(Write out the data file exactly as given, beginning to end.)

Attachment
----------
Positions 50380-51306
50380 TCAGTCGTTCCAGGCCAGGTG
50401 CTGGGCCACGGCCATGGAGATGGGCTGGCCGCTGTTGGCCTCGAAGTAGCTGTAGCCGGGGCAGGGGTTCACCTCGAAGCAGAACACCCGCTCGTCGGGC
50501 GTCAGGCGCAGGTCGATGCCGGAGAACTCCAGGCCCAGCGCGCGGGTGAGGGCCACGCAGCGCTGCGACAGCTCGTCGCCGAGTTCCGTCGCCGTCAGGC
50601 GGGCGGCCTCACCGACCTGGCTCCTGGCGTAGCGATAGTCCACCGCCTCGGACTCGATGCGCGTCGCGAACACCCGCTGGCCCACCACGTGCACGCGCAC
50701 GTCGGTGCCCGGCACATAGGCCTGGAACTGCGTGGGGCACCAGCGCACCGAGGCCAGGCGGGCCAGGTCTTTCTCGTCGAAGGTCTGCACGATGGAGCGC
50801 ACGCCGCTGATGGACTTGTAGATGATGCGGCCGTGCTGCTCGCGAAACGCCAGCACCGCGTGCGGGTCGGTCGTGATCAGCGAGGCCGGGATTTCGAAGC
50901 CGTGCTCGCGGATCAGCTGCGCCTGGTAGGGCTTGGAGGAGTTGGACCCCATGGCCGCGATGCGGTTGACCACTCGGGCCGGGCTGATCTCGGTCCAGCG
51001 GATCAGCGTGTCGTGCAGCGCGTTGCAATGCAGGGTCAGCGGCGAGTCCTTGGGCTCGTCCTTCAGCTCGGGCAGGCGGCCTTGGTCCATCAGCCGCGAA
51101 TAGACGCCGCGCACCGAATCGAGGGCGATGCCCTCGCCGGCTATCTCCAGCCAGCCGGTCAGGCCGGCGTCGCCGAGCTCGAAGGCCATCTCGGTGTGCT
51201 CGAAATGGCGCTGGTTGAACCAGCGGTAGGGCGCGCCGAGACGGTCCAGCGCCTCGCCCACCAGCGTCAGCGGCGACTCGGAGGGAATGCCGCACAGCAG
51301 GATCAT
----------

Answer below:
Positions 50380-51306
50380 TCAGTCGTTCCAGGCCAGGTG
50401 CTGGGCCACGGCCATGGAGATGGGCTGGCCGCTGTTGGCCTCGAAGTAGCTGTAGCCGGGGCAGGGGTTCACCTCGAAGCAGAACACCCGCTCGTCGGGC
50501 GTCAGGCGCAGGTCGATGCCGGAGAACTCCAGGCCCAGCGCGCGGGTGAGGGCCACGCAGCGCTGCGACAGCTCGTCGCCGAGTTCCGTCGCCGTCAGGC
50601 GGGCGGCCTCACCGACCTGGCTCCTGGCGTAGCGATAGTCCACCGCCTCGGACTCGATGCGCGTCGCGAACACCCGCTGGCCCACCACGTGCACGCGCAC
50701 GTCGGTGCCCGGCACATAGGCCTGGAACTGCGTGGGGCACCAGCGCACCGAGGCCAGGCGGGCCAGGTCTTTCTCGTCGAAGGTCTGCACGATGGAGCGC
50801 ACGCCGCTGATGGACTTGTAGATGATGCGGCCGTGCTGCTCGCGAAACGCCAGCACCGCGTGCGGGTCGGTCGTGATCAGCGAGGCCGGGATTTCGAAGC
50901 CGTGCTCGCGGATCAGCTGCGCCTGGTAGGGCTTGGAGGAGTTGGACCCCATGGCCGCGATGCGGTTGACCACTCGGGCCGGGCTGATCTCGGTCCAGCG
51001 GATCAGCGTGTCGTGCAGCGCGTTGCAATGCAGGGTCAGCGGCGAGTCCTTGGGCTCGTCCTTCAGCTCGGGCAGGCGGCCTTGGTCCATCAGCCGCGAA
51101 TAGACGCCGCGCACCGAATCGAGGGCGATGCCCTCGCCGGCTATCTCCAGCCAGCCGGTCAGGCCGGCGTCGCCGAGCTCGAAGGCCATCTCGGTGTGCT
51201 CGAAATGGCGCTGGTTGAACCAGCGGTAGGGCGCGCCGAGACGGTCCAGCGCCTCGCCCACCAGCGTCAGCGGCGACTCGGAGGGAATGCCGCACAGCAG
51301 GATCAT